WIKIMEDIA, ETHICON ENDOSURGERY, INC.
Researchers have found evidence linking bariatric surgery to long-term changes among the microbial populations of the GI tract, according to a small study published in Cell Metabolism this week (August 4). The results are based on a nine-year follow-up study of seven women who opted for a gastric bypass and seven other women who had the size of their stomachs reduced via vertical band gastroplasty.
The gut microbiomes of the bypass patients displayed significant compositional differences compared to those of seven obese women who did not undergo surgery. Specifically, Live Science reported, Escherichia, Klebsiella, and Pseudomonas were more commonly found in the intestines of patients who had the bariatric surgery. Otherwise, there were no statistically significant differences among the three groups. These changes were not dependent on body-mass index or the amount of fat lost after surgery.
When the researchers—led by Fredrik Bäckhed of the University of Gothenburg in Sweden—transferred stool from the bypass-surgery patients into germ-free mice, they found that the mice experienced a number of metabolic changes, including improved fat oxidation. Over the course of two weeks, the microbe transplant-recipient mice also gained 43 percent less body fat compared to animals that received stool from gastroplasty patients.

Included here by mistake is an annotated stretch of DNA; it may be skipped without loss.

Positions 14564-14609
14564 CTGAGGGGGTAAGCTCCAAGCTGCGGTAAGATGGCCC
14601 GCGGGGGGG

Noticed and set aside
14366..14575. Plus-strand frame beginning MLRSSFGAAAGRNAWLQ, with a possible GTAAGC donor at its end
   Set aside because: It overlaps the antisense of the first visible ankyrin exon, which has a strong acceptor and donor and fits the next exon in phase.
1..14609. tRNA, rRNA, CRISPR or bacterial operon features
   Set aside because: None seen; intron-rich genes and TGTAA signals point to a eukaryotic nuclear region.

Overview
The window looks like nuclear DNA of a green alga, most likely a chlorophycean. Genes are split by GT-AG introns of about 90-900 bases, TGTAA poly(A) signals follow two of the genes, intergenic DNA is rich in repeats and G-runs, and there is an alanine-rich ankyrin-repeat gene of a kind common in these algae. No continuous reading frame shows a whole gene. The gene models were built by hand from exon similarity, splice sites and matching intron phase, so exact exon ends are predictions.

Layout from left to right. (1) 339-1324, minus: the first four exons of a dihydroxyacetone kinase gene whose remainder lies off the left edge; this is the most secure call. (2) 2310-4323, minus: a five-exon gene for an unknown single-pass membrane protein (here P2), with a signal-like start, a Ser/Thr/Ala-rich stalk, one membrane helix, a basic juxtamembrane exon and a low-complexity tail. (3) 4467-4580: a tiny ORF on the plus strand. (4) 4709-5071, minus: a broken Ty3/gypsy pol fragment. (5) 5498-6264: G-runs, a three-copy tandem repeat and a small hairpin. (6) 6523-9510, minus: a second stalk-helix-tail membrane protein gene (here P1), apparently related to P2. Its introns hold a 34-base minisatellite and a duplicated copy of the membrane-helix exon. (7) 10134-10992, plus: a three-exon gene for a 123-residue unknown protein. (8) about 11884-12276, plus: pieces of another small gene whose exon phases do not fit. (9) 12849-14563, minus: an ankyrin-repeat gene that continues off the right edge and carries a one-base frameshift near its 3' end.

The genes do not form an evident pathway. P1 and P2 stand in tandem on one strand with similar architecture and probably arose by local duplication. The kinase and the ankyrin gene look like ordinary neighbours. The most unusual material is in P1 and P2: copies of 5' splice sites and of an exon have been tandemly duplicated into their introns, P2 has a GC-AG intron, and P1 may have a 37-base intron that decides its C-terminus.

“Our findings are important in light of the growing epidemic of obesity and associated diseases,” Bäckhed said in a statement. “Since surgery always confers a risk, it is critical to identify non-surgical strategies. One potential strategy would be to devise novel probiotics based on our findings that can be supplied to obese individuals.”